A quite different kind of
influence may be noted in the case of
Romans 7.15-20, a series of verses
marked incidentally in the de Vere
Bible by the annotator's insertion of
the first person pronoun "I,"
mistakenly omitted from the text of
Romans 7.20 in STC 2106. By
coincidence, it happens that of all the
Shakespearean touchstones for the concept of sin, by far the most prominent (cf Shakespeare
Diagnostics list in appendix B) appears to be Romans 7.15-20, the latter verse of which is marked
here by editorial correction in de Vere's STC 2106¹ (figure fifty-four). Skeptics may, if they like,
expend the effort to deny that this verse is actually "marked" by the annotator, but this seems like
trying to kill an elephant with a pin. Such efforts might be justified in light of the implications of
conceding that the elephant is alive, large, and dangerous --
but they seem unlikely to be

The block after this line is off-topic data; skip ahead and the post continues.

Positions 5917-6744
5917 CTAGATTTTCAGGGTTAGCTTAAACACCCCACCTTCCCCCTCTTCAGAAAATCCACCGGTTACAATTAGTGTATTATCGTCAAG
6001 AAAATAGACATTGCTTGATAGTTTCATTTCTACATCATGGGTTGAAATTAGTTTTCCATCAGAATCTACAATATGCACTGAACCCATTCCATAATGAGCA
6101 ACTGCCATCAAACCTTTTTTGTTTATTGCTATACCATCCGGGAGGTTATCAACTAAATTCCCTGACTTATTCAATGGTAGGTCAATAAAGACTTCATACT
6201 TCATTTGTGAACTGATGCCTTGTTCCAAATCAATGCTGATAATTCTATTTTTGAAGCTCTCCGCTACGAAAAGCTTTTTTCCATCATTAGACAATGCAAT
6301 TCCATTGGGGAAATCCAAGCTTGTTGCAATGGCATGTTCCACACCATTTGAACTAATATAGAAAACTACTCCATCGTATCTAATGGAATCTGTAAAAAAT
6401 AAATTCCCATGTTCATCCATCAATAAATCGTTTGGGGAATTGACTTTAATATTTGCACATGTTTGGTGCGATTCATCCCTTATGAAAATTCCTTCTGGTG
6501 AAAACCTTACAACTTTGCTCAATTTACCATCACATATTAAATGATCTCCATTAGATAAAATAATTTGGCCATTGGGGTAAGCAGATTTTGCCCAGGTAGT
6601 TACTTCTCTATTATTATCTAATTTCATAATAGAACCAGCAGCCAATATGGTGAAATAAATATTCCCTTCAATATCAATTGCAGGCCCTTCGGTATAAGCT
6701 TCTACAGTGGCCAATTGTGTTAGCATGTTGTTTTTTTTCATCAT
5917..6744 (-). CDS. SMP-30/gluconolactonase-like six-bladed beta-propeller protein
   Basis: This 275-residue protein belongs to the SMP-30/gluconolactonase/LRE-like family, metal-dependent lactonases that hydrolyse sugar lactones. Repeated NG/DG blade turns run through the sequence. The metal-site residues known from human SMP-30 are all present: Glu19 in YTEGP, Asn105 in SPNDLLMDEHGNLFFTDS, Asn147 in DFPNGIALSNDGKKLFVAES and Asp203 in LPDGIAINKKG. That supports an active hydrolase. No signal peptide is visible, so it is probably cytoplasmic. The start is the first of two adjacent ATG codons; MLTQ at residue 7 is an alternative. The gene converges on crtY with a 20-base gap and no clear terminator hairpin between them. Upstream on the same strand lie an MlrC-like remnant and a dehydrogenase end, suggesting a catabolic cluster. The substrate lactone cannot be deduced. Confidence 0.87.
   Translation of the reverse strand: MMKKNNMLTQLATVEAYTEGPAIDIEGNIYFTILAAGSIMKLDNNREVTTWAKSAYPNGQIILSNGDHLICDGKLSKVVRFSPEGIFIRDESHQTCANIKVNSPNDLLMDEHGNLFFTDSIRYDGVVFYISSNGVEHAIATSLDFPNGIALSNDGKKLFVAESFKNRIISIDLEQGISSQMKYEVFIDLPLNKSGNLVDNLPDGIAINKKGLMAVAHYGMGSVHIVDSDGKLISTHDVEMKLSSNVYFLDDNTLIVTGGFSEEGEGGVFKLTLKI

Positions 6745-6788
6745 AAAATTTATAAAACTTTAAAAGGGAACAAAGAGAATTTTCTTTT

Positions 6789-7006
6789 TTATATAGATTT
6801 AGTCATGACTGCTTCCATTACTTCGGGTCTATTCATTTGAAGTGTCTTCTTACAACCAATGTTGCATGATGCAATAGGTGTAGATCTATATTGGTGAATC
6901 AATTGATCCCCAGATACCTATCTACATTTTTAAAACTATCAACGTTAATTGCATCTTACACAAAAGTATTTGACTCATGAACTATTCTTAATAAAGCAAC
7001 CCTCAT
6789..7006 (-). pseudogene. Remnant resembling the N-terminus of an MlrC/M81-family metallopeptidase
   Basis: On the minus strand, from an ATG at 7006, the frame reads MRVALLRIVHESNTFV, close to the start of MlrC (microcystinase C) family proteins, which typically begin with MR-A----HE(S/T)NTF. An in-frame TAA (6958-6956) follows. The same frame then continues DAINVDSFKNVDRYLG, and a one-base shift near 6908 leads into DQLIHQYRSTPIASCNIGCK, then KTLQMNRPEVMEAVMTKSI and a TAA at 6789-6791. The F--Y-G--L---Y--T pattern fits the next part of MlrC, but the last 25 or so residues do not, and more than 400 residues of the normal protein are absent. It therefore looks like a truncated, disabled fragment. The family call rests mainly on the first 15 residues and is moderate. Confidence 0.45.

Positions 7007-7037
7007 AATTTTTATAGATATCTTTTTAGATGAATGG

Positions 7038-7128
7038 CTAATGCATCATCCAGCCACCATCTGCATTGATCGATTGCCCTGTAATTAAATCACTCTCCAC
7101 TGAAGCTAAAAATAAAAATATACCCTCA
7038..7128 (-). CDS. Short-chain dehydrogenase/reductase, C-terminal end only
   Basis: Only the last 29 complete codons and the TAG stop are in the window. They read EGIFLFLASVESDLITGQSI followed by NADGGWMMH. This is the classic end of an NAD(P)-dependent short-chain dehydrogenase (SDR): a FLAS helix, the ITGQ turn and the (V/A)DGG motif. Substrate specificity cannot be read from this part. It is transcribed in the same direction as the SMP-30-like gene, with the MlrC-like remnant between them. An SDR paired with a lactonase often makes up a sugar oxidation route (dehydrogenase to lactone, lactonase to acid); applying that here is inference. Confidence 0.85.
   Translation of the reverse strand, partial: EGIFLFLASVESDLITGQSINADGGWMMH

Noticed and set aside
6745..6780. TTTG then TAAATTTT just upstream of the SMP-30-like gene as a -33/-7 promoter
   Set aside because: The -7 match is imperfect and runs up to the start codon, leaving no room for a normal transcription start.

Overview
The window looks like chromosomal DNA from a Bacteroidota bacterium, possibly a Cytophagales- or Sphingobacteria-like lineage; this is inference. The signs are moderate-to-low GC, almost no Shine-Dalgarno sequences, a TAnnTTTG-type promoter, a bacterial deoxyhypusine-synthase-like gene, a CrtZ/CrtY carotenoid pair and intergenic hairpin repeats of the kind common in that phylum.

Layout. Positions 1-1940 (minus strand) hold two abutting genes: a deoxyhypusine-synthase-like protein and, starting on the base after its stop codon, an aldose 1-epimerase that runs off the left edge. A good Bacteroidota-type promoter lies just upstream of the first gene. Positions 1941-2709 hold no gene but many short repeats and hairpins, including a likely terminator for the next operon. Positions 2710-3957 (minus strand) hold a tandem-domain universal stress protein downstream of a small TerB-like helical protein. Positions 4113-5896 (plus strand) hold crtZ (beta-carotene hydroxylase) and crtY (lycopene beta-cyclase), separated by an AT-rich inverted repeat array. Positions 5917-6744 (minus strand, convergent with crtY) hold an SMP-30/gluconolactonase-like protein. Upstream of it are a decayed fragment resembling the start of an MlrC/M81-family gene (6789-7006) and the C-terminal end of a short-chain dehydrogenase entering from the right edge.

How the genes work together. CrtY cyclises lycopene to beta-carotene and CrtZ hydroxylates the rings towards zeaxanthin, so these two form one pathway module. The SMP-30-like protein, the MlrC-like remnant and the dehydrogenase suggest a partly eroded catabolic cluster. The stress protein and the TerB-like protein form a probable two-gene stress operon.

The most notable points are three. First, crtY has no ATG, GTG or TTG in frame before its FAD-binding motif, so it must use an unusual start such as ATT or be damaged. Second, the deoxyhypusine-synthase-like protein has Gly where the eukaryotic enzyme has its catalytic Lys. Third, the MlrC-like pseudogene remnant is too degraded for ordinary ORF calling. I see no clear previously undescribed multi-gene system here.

effective. Numerous occurrences of Shakespearean reference to this series of verses have been
documented by students of the source question ever since Carter first drew attention to its
importance in 1905. In a brief article recently published in Notes and Queries the present writer
listed four established references to these verses and pointed out a fifth in the case of Sonnet 151,
which is described as "an elaborate paraphrase" of Romans 7.20 (Stritmatter 1997). A more
complete listing, given in the SD list attached to this dissertation, finds a total of ten established
prior references to the idea and adds two more -- Sonnet 151 and Twelfth Night 2.2.31.
Perhaps the most striking instance of the influence of Romans 7.15-20 in the plays is
Hamlet's apologia to Laertes:
Give me your pardon, sir, I have done you
Was't Hamlet wrong'd Laertes? Never Hamlet!
If Hamlet from himself be ta'en away,
And when he's not himself does wrong Laertes,
Then Hamlet does it not, Hamlet denies it.
Who does it then? His madness. If't be so,
Hamlet is of the faction which is wronged.
His madness is poor Hamlet's enemy.
Omitted, Kathman Bible data transcript.
Figure Fifty-four: Romans 7.19-21, with marginal note (n) in the de
Vere STC 2106.